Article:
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US SEC sides with 2 companies on shareholder climate resolutions

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US SEC sides with 2 companies on shareholder climate resolutions

The staff of the U.S. Securities and Exchange Commission has given Devon Energy Corp. and J.B. Hunt Transport Services Inc. the green light to block shareholders from voting on resolutions that ask the companies to adopt greenhouse gas emissions reduction targets.

Staff's actions are among a number of recent developments on shareholder resolutions aimed at pushing companies to consider the potential risks of climate change and other environmental issues.

The SEC in a March 4 staff no-action letter agreed with Devon Energy that a shareholder proposal co-filed by The George Gund Foundation and As You Sow on behalf of a Devon Energy shareholder effectively would require the company to adopt targets aligned with the goals of the Paris Agreement on climate change, which aims to limit global warming to 2 degrees C from pre-industrial levels.

"The proposal would micromanage the company by seeking to impose specific methods for implementing complex policies in place of the ongoing judgments of management as overseen by its board of directors," SEC Special Counsel Courtney Haseley said in the letter.

The SEC made a similar micromanagement finding in mid-February on a proposal filed with trucking company J.B. Hunt by Trillium Asset Management on behalf of shareholders. Trillium's resolution asked the company to adopt qualitative targets for reducing greenhouse gas emissions and issue a report discussing its plan and progress toward those goals.

The SEC agreed with J.B. Hunt's assertion that it could exclude the proposal from its annual meeting.

"In our view," Haseley wrote, "the proposal seeks to micromanage the company by probing too deeply into matters of a complex nature upon which shareholders, as a group, would not be in a position to make an informed judgment. Accordingly, we will not recommend enforcement action to the commission if the company omits the proposal from its proxy materials."

The two SEC decisions largely are founded on guidance the agency issued in 2017 that widened the scope of conditions under which companies could exclude certain environmental, social and governance-focused resolutions from their annual shareholder meetings, which typically occur in the spring. Shareholder resolutions are advisory in nature, but companies tend to heed resolutions that garner majority support.

While the SEC generally has sided with companies on blocking resolutions that call for setting specific targets, the agency has allowed resolutions that ask them to report more broadly on an issue to proceed.

For instance, the agency on March 4 rejected Anadarko Petroleum Corp.'s assertion that it does not need to hold a vote on a proposal As You Sow filed on behalf of certain stockholders. The resolution would ask the company to report on plans to reduce its total contribution to climate change and align its operations and investments with the goal of the Paris accord. Sanford Lewis, who represented the shareholders in the SEC case, argued that the proposal "does not impose specific time-frames or methods for implementing the request but instead requests information on company plans without mandating the minutia of the company’s day-to-day management."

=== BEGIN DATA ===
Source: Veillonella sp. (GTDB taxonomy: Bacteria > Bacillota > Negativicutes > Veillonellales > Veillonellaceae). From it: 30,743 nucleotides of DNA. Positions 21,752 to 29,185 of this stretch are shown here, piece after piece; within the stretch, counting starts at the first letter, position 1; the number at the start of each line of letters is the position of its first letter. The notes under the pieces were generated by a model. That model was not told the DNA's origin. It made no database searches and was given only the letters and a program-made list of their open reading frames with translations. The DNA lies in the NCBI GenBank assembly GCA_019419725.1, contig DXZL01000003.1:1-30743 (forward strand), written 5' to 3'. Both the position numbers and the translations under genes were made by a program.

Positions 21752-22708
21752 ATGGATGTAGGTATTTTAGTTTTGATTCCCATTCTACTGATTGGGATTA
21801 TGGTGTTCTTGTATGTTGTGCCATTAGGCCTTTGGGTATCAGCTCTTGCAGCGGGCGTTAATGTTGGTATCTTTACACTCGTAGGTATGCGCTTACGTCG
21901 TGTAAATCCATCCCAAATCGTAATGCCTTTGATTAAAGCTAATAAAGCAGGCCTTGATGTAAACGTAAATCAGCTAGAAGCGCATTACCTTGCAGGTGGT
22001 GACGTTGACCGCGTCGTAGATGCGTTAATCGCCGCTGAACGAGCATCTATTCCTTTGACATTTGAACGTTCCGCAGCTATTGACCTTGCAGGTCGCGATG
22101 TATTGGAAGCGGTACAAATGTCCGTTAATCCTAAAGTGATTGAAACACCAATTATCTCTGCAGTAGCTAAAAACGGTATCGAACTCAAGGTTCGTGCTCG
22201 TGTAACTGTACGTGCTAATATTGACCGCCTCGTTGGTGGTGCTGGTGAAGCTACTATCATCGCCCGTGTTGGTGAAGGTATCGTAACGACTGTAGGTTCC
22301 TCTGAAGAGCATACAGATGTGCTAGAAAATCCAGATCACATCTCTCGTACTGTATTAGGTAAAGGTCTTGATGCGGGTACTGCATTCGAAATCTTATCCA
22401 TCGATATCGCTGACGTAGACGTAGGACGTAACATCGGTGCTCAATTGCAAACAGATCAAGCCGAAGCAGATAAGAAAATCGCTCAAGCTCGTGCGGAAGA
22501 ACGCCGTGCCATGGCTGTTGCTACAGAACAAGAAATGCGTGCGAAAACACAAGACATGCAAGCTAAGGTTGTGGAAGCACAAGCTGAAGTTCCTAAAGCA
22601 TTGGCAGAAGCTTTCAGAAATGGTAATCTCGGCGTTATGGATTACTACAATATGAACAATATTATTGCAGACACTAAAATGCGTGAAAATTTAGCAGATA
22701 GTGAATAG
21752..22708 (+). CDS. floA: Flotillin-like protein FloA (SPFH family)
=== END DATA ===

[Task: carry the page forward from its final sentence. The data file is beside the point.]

A company's decision to block a vote on a resolution also can prompt litigation. New York City Comptroller Scott Stringer took TransDigm Group Inc. to court to force the aerospace and defense company to hold a vote on a resolution that would have it set goals for managing greenhouse gas emissions. TransDigm in January settled with the comptroller and agreed to allow a vote on the measure at its annual meeting March 12. The comptroller acts as an investment adviser to, and custodian and a trustee of, the New York City Pension Funds.

Also on the environmental shareholder resolution front, As You Sow withdrew a resolution asking Pinnacle West Capital Corp. to assess and report on the feasibility of linking executive compensation metrics to the objectives of the Paris Agreement after Pinnacle West issued that report in December 2018.

A copy of the report by Pinnacle West's Human Resources Committee was attached to a February 1 SEC letter that acknowledged the withdrawal. The committee found that although attaching Paris-related metrics to executive pay technically is feasible, doing so is neither necessary nor appropriate.

"Imposing such specific and rigid standards could cause the company to act prematurely in what in hindsight is determined to be the wrong action and could restrict the company's ability to continue to evolve its practices in response to technological, environmental and economic changes," the committee found. Moreover, Pinnacle West is "appropriately positioned ... to take advantage of opportunities in the future in a decarbonized environment."